Which, as the title implies, tries to be a literal translation, even when it means not being grammatically correct in English. This might, however, end up being harder for you to read. You need to balance "literalness" and difficulty. The more literal, the more difficult. The less difficult, the less literal.

For example, there are bible translations in Japanese that use "rice" instead of "bread", because the Japanese are more familiar with the former than the latter, especially historically. One might more easily understand that what was eaten in a certain passage is "the common thing to eat", and not come away with the wrong conclusion that what was being eaten was something luxurious, foreign, or particularly special.
(edited 1 month ago)

User Info: SSj4Wingzero

SSj4Wingzero
1 month ago#8
Yup. That's what makes translation a very nuanced art. Translating certain idioms, for example, is damn near impossible.

For example, in English, we have the phrase, "Speak of the Devil and he shall appear."

In Chinese, their equivalent is, "Speak of Cao Cao and he shall arrive." Cao Cao is the name of a 3rd century warlord who, in a 16th century novel, was portrayed as a villainous character. But much like we're not familiar with this historical figure, folks in China aren't really familiar with the Devil as we are in Western culture, so the idiom doesn't *really* translate. And that's just modern Chinese!

Imagine what it's like to translate Hebrew references from 2500 years ago, about aspects of culture which haven't existed for thousands of years, with references to places that are lost to history or no longer exist in that form. Terrifying. That's why many literal translations are difficult to read, and that's also why some dynamic equivalence translations may come across as not particularly formal. Many books of the Bible are quite poetic in nature, and whereas a literal translation might try to do a word-for-word equivalence, a dynamic translation would try to retain the flow/feeling of the passage, and neither is exactly 100% accurate when it comes to conveying the emotion/thoughts/message of the author.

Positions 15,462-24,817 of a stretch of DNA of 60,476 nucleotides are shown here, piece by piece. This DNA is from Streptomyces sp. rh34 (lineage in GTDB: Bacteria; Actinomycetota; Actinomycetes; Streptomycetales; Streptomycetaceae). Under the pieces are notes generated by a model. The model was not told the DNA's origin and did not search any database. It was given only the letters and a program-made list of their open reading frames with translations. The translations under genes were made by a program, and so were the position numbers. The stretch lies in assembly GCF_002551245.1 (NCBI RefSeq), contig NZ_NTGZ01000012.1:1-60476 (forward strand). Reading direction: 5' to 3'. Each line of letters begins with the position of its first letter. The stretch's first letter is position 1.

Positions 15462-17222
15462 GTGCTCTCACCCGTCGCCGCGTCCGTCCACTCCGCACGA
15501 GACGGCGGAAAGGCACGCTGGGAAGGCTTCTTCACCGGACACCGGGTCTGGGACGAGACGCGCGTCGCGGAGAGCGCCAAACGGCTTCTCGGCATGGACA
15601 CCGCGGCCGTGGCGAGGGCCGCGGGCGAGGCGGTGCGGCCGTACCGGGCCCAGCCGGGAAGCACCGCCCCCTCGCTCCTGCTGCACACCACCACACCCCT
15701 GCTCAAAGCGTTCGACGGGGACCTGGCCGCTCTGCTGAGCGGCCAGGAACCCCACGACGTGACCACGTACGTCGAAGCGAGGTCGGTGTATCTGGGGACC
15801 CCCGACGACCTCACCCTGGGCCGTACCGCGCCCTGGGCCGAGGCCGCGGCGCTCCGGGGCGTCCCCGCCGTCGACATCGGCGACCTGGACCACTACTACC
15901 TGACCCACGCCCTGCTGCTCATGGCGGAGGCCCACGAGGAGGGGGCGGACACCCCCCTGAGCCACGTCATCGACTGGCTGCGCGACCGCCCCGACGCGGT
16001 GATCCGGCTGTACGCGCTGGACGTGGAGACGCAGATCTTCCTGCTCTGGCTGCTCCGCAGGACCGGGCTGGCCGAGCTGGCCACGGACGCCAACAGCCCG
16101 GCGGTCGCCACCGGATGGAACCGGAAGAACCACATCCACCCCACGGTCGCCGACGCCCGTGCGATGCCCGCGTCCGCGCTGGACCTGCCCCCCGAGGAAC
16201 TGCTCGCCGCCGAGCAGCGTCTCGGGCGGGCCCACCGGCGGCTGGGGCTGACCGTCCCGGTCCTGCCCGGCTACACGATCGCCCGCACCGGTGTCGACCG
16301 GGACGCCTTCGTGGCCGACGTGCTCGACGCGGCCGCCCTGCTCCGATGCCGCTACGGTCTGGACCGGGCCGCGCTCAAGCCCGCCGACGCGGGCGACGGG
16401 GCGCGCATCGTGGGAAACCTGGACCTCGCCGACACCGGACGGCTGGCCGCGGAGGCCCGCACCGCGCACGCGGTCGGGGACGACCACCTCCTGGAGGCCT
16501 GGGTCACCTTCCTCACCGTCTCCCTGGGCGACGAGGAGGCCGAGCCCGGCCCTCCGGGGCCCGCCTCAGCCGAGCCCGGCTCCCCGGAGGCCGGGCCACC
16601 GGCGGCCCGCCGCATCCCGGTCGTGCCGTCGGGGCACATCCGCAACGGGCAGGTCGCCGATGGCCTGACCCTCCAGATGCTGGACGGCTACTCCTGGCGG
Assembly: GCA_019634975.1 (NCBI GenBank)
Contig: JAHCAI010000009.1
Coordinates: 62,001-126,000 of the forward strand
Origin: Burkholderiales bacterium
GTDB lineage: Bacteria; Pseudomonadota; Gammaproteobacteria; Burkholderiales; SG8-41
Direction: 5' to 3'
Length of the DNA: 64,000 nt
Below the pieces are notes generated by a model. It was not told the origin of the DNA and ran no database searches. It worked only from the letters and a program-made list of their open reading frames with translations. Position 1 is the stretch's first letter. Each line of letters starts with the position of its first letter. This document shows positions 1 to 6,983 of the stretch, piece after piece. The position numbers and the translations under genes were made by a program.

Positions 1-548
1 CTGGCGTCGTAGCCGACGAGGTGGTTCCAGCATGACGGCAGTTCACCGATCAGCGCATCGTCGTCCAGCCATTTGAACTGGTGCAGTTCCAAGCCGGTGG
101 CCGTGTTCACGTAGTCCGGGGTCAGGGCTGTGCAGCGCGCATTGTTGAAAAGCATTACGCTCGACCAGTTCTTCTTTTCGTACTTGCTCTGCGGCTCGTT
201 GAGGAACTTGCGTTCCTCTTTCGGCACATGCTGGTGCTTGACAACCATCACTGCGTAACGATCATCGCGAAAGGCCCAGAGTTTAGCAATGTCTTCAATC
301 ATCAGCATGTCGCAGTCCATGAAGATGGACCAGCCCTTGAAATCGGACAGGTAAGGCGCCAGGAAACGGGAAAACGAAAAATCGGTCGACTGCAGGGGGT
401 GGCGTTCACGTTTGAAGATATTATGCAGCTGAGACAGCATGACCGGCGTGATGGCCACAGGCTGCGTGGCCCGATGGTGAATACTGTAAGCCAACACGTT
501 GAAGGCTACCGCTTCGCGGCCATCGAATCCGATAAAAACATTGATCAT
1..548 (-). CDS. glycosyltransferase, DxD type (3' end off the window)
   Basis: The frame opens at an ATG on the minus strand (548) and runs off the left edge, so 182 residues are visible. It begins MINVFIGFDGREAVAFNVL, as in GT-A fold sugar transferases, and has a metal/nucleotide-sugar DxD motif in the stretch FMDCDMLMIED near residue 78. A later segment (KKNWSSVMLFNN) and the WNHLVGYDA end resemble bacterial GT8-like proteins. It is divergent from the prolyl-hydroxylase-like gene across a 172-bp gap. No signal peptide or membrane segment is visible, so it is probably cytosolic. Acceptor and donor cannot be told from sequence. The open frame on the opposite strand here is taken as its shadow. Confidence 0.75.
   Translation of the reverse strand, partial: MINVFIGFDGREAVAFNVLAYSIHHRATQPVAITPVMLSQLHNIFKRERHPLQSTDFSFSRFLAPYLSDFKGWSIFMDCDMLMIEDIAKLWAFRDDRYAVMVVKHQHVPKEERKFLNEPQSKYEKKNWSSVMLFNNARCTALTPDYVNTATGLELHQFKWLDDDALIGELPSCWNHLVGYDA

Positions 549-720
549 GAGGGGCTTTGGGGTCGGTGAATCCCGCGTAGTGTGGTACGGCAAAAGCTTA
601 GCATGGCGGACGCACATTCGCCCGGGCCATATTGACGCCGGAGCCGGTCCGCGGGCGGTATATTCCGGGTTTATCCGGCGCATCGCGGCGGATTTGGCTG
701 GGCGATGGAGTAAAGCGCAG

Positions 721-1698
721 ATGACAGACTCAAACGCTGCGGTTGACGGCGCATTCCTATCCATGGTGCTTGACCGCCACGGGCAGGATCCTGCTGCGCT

Not changing this sig until the Knicks win the NBA Championship! Started...4/23/2011? Or was it 2010?
(edited 1 month ago)

User Info: 3127

3127
1 month ago#9
I grew up familiar with the Bible, especially Revelations, Genesis, Exodus, and the gospels. When I eventually decided to read the entire thing, I read the King James Version of the Old Testament front to back. What an epic experience that was. I learned how absolutely badass YHVH was in those stories. Then I did the same with the New Testament. It took me on a journey.

Over the course of it all I wrote down countless notes over all kinds of things I was interested in. Books of the Bible that were mentioned but weren’t actually in there, powers that YHVH wielded against humans, instances where the phrase “Glory of God” was utilized, actual descriptions of angels, names that sounded badass, words or names that required further research, etc...
331212777

User Info: SSj4Wingzero

SSj4Wingzero
1 month ago#10
If you grew up familiar with the Bible, then you should know it's "Revelation", not "Revelations".

I kid, I kid.
Not changing this sig until the Knicks win the NBA Championship! Started...4/23/2011? Or was it 2010?